In fairness, U.S. diesel prices are low compared to other IEA countries, but they are not among the lowest in the world. Some governments subsidize diesel prices, particularly in oil-producing countries where prices are directly administered. Access to inexpensive fuel may be viewed as a means of sharing oil wealth with the people. Iran offers an extreme example. In 2018, Iranian diesel cost a mere 34 U.S. cents per gallon. Gasoline also has been
Source:International Energy Agency
FUELS & SUPPLY
U.S. Diesel Market in Focus: The Long-Term Development and Outlook
Diesel Quality and Production Improving diesel fuel quality has been a quest lasting over three decades, and it continues to this day. In the U.S., the California Air Resources Board (CARB) led the way in 1988 with the “Proposed Adoption of Regulations Limiting the Sulfur Content and the Aromatic Hydrocarbon Content of Motor Vehicle Diesel Fuel.” CARB had been the first major regulatory agency to link aromatics with emissions, though other international agencies were discovering that emissions were reduced when using diesels with high cetane numbers and high percentages of paraffinic compounds. At the national level, the U.S. Environmental Protection Agency (EPA) began regulating the maximum allowable sulfur level in 1993. Prior to this, diesel fuel legally could contain as much as 5,000 parts per million (ppm,) or the astonishing amount of 0.5% sulfur by weight. In many cases, thankfully, this constraint was not binding, and actual sulfur levels were considerably lower depending on the refinery feedstock and technological capability. The maximum standard of 500-ppm sulfur (0.05%) then was adopted. This quickly became considered an interim measure, because discussions were underway to move to ultra-low sulfur diesel (ULSD) with a maximum sulfur content of 15 ppm. Indeed, U.S. diesel sulfur standards were lagging the ones adopted in other countries. For example, Japan adopted a 50-ppm sulfur maximum standard in 2005. This standard caused no disruption to supply, because Japanese refiners already in 2003 had voluntarily moved to 30-ppm sulfur diesel. Japan then adopted a 10-ppm sulfur standard effective in 2007, and once again Japanese refiners came in early and made 10-ppm sulfur diesel available beginning in January 2005. Countries in the European Community also were moving quickly toward ULSD with the Euro standards.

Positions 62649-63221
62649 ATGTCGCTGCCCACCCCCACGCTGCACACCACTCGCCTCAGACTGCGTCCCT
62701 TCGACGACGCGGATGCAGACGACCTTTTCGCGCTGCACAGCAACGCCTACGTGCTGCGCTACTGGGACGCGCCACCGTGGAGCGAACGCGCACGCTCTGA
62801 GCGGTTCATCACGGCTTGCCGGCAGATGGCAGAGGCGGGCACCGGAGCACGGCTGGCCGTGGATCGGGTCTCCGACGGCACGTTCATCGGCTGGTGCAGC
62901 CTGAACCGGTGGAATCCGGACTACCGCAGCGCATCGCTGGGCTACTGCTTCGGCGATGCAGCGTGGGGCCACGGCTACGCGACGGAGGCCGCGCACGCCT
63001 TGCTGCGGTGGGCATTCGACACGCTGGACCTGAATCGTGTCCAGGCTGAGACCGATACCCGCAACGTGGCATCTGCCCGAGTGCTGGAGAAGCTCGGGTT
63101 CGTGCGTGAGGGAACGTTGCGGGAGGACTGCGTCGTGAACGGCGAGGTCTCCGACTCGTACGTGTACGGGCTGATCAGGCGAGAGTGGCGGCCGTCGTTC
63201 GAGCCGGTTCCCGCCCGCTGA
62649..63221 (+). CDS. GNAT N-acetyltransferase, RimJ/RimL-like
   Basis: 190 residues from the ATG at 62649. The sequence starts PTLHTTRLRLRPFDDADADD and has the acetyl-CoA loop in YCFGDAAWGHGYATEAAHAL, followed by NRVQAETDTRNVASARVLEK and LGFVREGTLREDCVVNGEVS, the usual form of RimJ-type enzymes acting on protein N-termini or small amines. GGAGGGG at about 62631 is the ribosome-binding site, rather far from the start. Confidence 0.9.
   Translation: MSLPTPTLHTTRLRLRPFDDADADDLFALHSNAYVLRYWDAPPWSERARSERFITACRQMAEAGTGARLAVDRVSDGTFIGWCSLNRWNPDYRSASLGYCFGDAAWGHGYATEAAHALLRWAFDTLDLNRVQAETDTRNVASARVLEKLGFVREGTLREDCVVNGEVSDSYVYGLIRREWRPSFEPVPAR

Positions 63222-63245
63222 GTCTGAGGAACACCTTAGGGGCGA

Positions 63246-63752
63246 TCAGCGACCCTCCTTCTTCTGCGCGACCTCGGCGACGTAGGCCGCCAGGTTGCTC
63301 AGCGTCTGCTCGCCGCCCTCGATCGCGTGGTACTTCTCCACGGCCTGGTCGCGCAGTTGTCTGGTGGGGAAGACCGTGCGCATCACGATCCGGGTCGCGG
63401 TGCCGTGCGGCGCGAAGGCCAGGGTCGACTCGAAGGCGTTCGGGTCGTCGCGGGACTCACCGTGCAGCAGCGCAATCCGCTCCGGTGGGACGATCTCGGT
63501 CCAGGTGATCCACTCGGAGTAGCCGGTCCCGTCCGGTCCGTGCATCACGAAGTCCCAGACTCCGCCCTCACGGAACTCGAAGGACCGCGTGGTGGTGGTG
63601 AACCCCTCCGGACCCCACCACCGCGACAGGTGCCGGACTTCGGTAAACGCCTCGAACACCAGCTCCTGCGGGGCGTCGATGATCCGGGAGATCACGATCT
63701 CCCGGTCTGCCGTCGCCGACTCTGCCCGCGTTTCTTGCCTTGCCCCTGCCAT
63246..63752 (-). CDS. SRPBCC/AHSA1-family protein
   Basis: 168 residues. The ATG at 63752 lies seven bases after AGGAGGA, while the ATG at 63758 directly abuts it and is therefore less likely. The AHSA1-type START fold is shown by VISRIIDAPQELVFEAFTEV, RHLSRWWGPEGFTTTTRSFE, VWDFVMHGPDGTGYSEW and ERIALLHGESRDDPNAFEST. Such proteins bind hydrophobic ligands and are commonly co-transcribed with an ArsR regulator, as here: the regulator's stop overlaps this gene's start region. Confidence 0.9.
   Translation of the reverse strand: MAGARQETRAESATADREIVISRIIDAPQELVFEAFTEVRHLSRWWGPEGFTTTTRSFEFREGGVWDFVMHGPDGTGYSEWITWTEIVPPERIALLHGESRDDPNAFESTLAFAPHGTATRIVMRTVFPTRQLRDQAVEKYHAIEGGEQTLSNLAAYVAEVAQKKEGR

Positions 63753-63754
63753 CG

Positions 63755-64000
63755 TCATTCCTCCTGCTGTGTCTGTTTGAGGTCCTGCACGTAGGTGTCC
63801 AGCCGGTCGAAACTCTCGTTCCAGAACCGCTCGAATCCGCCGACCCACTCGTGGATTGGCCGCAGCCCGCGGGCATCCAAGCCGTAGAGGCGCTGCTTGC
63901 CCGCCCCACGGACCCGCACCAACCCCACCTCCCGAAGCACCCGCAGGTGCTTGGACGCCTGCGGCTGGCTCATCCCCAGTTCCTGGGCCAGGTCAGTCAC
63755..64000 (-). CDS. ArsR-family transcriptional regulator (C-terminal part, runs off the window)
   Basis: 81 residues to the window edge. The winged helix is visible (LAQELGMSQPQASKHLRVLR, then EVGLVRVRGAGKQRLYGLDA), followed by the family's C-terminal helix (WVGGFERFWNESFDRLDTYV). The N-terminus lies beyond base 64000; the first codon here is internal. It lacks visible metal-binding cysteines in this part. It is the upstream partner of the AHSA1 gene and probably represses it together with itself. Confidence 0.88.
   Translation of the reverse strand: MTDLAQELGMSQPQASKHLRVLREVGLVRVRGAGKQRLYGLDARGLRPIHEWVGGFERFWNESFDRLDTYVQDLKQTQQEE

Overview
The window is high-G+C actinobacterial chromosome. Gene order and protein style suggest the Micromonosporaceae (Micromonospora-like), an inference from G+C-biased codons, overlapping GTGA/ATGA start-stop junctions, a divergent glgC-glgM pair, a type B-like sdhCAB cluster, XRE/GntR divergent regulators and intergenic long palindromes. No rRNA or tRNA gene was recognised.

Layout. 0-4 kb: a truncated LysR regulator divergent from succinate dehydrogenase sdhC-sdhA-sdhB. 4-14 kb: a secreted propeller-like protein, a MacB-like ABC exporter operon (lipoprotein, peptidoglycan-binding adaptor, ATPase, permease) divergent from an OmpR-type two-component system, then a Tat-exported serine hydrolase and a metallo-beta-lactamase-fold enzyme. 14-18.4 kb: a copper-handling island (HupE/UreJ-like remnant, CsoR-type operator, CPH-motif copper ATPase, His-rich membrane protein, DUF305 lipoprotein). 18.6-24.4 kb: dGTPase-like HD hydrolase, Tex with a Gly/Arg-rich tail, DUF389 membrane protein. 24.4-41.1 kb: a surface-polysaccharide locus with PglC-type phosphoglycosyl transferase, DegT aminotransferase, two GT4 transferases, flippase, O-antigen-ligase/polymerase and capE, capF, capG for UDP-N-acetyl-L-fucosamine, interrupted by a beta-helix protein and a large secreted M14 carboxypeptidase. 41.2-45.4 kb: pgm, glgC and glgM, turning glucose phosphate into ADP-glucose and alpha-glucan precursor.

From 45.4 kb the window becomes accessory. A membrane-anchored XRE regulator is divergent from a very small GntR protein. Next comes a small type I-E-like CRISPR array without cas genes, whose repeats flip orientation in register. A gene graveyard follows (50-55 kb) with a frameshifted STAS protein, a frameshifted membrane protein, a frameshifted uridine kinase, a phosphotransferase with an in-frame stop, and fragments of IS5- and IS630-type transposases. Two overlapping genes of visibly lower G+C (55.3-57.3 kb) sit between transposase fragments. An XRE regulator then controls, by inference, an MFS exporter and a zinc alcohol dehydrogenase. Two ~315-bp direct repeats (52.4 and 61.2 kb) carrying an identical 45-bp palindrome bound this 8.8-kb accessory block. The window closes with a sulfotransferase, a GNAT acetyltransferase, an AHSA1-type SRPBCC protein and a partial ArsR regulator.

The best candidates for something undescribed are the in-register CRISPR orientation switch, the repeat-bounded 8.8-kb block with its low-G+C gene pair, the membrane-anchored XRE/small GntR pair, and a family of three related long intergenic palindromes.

Since 2006, the great majority of on-road diesel in the U.S. became 15-ppm sulfur maximum ULSD. The 15-ppm maximum standard spread to all diesel uses except for marine fuel between 2010 and 2014. Adopting and implementing diesel quality standards was a lengthy and complicated process, with rules varying by submarket, type of diesel, season and size of refiner or importer. The effort has been considered a success, however. The EPA calculates that the diesel fuel standards reduce harmful emissions by over 90%. As the year 2020 begins, many analysts are watching diesel markets to discern whether the adoption of IMO 2020 (International Maritime Organization) 500-ppm sulfur marine fuel will cause supply or price disruptions. Marine fuels had been one of the few places where refiners could blend high-sulfur streams, and it was feared that eliminating this outlet could cause low-sulfur diesel prices to spike above high-sulfur grades. While it is still early in the year, supplies of complying fuel have been available, and the prices have not spiked. In the U.S., desulfurization capability has expanded enormously. Figure 7: